June 11, 1999 |
The Immigration and Naturalization Service is expected to announce today that the special visa program designed to help stem labor shortages in the technology work force has met its quota of 115,000 visas more than three months ahead of schedule, according to a spokesman for U.S. Rep. Lamar Smith (R-Texas), chairman of the House immigration subcommittee. Once the quota has been reached, no more H1-B visas can be issued until Oct. 1.
CALIFORNIA | LOCAL
March 12, 1998 |
Willem Wijnbergen, the new managing director of the Los Angeles Philharmonic, is free at last to assume his position--a week and a half late. After months of waiting for his papers to be formalized, the 39-year-old Dutch national was informed Tuesday that the Immigration and Naturalization Service had issued a notice of approval. "I half liked my illegal status," Wijnbergen said from his Hancock Park home.
November 21, 2001 |
In the midst of one of the largest tech layoffs in history, U.S. firms obtained government approval to bring in a record 163,200 foreign workers under a controversial program that critics say is being abused to hire cheaper overseas talent. Although the number of approved visas under the H-1B program fell short of the 195,000 allowed annually, the hiring binge in the fiscal year ended Sept.
September 16, 2001 |
Singh, a foreign-born computer programmer, lives and works in Silicon Valley. He felt the chill earlier this year when a former colleague sent him an e-mail message. "He told me foreigners should go home," said Singh, who requested that only his middle name be used. "I am a U.S. citizen." Patrick McQuown, chief executive of the Washington-based Web design firm Proteus Inc.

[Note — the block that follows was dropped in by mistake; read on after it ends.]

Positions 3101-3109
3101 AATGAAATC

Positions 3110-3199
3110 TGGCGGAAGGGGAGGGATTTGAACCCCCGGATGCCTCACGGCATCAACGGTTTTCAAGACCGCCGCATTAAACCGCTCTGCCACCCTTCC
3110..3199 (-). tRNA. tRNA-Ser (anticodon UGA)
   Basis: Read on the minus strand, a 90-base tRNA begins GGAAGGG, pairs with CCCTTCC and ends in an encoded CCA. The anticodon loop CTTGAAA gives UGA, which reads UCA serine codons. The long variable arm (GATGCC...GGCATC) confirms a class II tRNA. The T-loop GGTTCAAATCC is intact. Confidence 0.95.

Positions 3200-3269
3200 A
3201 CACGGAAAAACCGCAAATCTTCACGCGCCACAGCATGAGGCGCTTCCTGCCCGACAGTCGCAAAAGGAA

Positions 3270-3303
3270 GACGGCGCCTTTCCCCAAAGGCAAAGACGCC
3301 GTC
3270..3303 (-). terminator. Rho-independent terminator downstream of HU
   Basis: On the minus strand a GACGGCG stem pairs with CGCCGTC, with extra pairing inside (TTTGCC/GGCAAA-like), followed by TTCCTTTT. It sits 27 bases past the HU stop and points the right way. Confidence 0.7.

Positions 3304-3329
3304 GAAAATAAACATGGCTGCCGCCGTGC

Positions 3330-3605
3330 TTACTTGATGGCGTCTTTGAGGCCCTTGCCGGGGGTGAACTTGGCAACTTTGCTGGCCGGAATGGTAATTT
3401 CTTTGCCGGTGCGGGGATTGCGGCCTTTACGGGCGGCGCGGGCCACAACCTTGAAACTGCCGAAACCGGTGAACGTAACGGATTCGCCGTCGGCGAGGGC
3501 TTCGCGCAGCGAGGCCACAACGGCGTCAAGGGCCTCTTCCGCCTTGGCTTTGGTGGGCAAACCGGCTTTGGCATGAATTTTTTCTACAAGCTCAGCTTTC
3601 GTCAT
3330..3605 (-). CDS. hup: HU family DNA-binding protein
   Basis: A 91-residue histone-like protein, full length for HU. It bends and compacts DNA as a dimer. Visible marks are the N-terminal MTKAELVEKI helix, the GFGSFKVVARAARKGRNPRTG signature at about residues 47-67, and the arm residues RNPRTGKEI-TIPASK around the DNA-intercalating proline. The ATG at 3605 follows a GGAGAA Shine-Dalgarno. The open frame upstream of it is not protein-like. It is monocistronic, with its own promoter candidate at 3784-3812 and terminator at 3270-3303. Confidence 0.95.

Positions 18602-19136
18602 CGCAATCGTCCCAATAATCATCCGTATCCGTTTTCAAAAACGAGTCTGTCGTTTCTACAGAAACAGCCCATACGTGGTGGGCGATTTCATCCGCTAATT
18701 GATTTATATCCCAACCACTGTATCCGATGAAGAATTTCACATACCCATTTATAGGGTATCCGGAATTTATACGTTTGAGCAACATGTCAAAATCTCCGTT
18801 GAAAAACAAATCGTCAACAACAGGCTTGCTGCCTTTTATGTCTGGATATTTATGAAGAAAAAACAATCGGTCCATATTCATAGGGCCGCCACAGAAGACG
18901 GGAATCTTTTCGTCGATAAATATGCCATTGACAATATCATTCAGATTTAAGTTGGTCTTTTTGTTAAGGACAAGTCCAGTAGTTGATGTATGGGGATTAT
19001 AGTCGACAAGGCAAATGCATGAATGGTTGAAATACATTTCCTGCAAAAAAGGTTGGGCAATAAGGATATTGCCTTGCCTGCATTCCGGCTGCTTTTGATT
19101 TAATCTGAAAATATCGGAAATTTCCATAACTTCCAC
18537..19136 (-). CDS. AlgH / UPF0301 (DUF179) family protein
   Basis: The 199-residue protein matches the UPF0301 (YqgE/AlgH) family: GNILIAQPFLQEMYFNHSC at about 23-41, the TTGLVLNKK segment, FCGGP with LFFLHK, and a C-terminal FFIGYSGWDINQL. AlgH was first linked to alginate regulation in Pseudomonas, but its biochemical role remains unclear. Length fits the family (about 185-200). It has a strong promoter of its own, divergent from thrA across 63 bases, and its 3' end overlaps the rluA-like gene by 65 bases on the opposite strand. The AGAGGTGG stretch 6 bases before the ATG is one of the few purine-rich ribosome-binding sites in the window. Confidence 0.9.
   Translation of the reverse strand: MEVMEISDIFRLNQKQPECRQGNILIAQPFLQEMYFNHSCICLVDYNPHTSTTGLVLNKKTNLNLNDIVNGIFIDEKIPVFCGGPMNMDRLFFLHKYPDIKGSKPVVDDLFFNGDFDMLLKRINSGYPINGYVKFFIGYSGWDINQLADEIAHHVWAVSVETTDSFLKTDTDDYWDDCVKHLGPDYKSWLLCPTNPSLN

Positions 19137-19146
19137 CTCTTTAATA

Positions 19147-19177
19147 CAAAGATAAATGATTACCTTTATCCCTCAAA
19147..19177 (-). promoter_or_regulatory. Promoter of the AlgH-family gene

April 5, 2007 |
High-tech firms and other businesses are urging Congress to increase the number of visas available for skilled foreign workers after immigration officials announced this week that the 65,000 visa cap was reached within hours. U.S. Citizenship and Immigration Services received more than 150,000 H-1B petitions Monday, the first day companies could submit applications for potential workers. Applications received Tuesday have not been tallied.
July 24, 2006
ONE OF THE UNITED STATES' greatest economic assets is its ability to attract and stimulate the world's most innovative minds. High-skilled immigrants have long played a key role in the country's technological prowess. But that magnetism is being threatened by inadequate visa policies and this year's volatile immigration debate. The H-1B visa, good for six years, is the main legal means for employers to bring skilled and specialized workers from abroad.
October 4, 2000 |
Both houses of Congress on Tuesday approved a major expansion of the program that imports skilled foreign workers, responding to pleas for relief from what high-technology companies describe as an acute labor shortage. President Clinton is expected to sign the bill into law as soon as it is sent to him. The legislation would allow as many as 195,000 skilled foreign workers to enter the United States annually for the next three years and work under the so-called H-1B visa program.
CALIFORNIA | LOCAL
July 3, 2006 |
This spring, a U.S. high-tech company recruited British citizen Gareth Lloyd for a possible engineering job. But before the Irvine office made its hiring decision, the number of available visas for skilled workers ran out, in a record time of less than two months. Lloyd, who has degrees in applied physics and electrical and electronics engineering, found another job in Germany. "I was a little bit incredulous," Lloyd, 34, said in a phone interview.
February 18, 2004 |
The federal government won't accept any more applications for a popular visa program that provides skilled foreign labor to U.S. companies, Citizenship and Immigration Services said. Less than five months into the fiscal year already there are enough applications to fill all 65,000 slots for H1-B visas, said Chris Bentley, a spokesman for the agency, a division of the Department of Homeland Security. The agency planned to stop accepting applications at the end of the day Tuesday.
September 21, 2000 |
Jericho Ponce leaped at the chance three years ago to travel 6,000 miles for a modest technology job here that provided more money for his mother, grandmother and brothers back in the Philippines. "To get an opportunity to work in the States--everybody dreams of that," said Ponce, who is one of more than half a million immigrant workers lured to the United States over the last decade by technology companies.